With doctors and nurses working extremely hard during a global pandemic, many are overworked. With nearly every area of consumer services cutting back on staffing to save more money, employees across various industries are strained. It is understandable that some cuts need to be made to save money, but in any industry that provides care to another human being, is it ethical?
Consequences of Overworked Health Professionals
Being overworked in any field is exhausting and can negatively impact work, but it is especially dangerous in the healthcare industry. There is no room for error when it comes to the safety and wellbeing of another human being.
A medication error is when a patient in a medical setting receives medication that causes them harm when it could have been prevented. This includes giving a patient the wrong medication; giving a patient the correct medication, but the wrong dosage, or giving the medication in the wrong way; and not even giving a patient the required medication at all.
Medication errors can occur in various settings, including hospitals, nursing homes, and even pharmacies. While medication errors in nursing homes don’t occur as often as they do in hospitals, they still happen, and when they do, your loved one deserves to be compensated for any injuries sustained from that mistake.
When your job is being in charge of the health of others, it is possible to neglect your own health. Doctors and nurses know the importance of a healthy lifestyle, but when they’re seemingly working endless shifts, food choices can tend to become less healthy. Think about it: when any of us are constantly “on the go” we tend to drink less water and look for the most convenient food choices.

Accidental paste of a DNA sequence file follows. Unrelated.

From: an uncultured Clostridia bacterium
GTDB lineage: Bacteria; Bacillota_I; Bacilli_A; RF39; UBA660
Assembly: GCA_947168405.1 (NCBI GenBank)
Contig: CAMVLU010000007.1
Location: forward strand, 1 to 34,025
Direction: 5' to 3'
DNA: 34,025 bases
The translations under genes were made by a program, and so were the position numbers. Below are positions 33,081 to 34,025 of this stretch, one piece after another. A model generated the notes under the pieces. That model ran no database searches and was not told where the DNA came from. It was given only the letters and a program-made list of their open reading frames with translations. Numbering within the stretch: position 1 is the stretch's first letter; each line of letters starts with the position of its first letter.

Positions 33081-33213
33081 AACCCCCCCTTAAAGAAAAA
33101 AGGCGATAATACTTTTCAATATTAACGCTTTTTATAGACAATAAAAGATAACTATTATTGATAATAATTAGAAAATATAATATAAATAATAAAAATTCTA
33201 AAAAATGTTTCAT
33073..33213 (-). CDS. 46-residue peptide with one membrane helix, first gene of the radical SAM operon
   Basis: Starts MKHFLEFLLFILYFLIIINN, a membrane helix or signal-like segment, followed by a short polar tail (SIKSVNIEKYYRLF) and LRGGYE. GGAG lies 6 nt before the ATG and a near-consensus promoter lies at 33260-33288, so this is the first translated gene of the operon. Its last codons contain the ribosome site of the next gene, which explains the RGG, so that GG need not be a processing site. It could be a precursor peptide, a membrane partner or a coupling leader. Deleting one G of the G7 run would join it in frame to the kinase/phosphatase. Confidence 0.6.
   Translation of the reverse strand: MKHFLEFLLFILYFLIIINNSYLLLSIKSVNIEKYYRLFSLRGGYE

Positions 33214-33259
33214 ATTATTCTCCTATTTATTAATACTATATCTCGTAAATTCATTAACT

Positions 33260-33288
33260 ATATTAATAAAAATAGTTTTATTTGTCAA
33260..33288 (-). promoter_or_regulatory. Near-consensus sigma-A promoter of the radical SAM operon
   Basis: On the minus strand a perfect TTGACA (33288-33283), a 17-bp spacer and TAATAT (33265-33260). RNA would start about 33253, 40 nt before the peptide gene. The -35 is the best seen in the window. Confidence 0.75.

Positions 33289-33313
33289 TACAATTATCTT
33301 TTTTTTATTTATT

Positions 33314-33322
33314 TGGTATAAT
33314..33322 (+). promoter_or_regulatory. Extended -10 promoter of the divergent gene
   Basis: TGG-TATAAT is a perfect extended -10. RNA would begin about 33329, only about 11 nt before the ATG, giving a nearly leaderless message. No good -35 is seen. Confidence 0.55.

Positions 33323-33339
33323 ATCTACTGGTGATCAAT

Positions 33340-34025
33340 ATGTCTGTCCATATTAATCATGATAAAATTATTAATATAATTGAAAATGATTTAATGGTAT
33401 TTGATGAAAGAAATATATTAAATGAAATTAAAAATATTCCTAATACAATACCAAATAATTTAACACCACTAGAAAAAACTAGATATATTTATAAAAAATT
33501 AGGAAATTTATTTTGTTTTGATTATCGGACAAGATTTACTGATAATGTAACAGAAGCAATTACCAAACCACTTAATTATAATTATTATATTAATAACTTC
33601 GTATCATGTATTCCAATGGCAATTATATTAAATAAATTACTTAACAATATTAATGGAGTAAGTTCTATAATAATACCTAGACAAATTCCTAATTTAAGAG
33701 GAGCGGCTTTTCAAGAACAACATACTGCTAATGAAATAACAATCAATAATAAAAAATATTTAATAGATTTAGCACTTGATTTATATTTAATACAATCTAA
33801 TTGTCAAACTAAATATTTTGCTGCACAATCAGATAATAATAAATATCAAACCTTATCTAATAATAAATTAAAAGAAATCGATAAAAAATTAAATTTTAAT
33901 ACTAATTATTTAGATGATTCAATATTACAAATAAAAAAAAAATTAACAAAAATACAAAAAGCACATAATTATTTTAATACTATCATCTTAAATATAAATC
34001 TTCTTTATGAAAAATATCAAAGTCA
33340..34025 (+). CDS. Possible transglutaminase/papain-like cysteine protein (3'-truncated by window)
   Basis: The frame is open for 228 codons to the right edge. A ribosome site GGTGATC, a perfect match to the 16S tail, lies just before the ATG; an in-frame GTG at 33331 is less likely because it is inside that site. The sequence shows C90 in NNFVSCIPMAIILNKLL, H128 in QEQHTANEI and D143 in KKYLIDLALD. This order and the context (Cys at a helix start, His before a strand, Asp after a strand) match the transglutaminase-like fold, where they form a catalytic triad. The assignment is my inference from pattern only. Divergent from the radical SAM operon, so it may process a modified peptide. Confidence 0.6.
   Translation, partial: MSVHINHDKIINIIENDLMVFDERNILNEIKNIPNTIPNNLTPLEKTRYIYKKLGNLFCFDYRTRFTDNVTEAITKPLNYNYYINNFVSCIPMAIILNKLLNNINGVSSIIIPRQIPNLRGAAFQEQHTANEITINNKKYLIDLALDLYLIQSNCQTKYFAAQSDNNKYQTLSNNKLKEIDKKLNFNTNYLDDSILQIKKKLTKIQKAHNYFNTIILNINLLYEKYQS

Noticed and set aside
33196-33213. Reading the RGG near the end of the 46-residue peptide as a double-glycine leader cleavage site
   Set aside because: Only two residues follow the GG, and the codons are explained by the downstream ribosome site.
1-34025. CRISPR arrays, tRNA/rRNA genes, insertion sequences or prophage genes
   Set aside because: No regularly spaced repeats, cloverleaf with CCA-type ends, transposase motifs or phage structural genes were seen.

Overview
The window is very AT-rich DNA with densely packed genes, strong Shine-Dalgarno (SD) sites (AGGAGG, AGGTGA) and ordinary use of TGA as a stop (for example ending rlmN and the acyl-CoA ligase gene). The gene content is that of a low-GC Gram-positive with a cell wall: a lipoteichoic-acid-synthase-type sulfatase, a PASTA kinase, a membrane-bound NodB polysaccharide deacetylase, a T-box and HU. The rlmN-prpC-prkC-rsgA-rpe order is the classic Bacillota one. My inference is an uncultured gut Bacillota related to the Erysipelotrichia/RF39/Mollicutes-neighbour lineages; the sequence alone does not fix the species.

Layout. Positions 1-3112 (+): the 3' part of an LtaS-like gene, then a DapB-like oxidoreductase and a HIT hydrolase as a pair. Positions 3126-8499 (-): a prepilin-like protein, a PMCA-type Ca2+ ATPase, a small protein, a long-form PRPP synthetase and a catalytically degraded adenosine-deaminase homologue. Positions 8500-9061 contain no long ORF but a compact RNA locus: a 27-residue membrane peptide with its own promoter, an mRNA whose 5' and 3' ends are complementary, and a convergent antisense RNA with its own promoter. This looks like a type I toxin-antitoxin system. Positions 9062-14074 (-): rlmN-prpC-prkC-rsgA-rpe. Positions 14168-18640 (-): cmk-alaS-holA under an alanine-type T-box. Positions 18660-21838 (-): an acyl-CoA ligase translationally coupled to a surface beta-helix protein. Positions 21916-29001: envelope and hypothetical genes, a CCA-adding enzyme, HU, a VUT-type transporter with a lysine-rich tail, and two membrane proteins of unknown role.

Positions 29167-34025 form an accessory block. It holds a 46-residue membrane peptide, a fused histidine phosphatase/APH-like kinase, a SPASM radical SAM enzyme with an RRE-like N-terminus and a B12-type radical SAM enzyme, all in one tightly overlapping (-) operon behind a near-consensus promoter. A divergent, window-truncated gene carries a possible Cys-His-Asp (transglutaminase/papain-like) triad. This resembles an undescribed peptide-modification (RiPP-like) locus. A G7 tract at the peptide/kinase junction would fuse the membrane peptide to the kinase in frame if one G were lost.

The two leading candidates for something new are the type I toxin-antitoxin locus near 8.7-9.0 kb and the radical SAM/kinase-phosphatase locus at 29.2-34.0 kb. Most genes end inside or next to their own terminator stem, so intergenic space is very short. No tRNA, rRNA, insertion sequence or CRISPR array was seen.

Overworking without an adequate recovery time can lead to stress, and excessive stress can lead to a host of health conditions that our medical professionals treat us for. Too much stress can also lead to a lack of sleep; which, in turn, decreases work performance. Stress management techniques can be helpful to anyone in any profession.
The obvious solution is to hire more healthcare workers to lessen the workload. Unfortunately, that is not always feasible. In addition to stress management techniques, exercise is a great way to reduce stress, instead of just managing it.
Physical activity releases endorphins, which simply put, cause a calming effect in the brain. Now, there is the issue of not having enough time to exercise, which is very true, as healthcare workers are extremely busy. But stress-relieving exercises don’t have to be vigorous. Simply walking, taking the stairs instead of the elevator, and even dancing counts as exercise. You can also do things you love, for example, things like swimming, yoga, etc.
Stemming from exercise, self-care is really popular right now as a way to reduce stress. Many people like to use aromatherapy oils, such as lavender or bergamot, in diffusers to help with stress. There are even diffusers made to go in cars, so you can have calming effects on the way to work as well as on the way home.
Continuing with the theme of reducing stress before and after work (because just driving to work can be stressful), soothing music is another way to help reduce stress. Not only is it a pleasant distraction, but calming music essentially lowers our heart rate, which, in turn, lowers stress levels. In addition to music being a good stress reliever, studies have shown that singing releases endorphins, and therefore, decreases stress levels.
Being overworked in any occupation can have detrimental effects on anyone’s work performance. Each industry has its own problems associated with work performance, and employees of any field can face health issues associated with the stress of being overworked. Communication, cooperation, and stress management techniques are beneficial in any profession.
Self-care is also extremely important, as it reduces stress and allows you to focus on yourself and your health.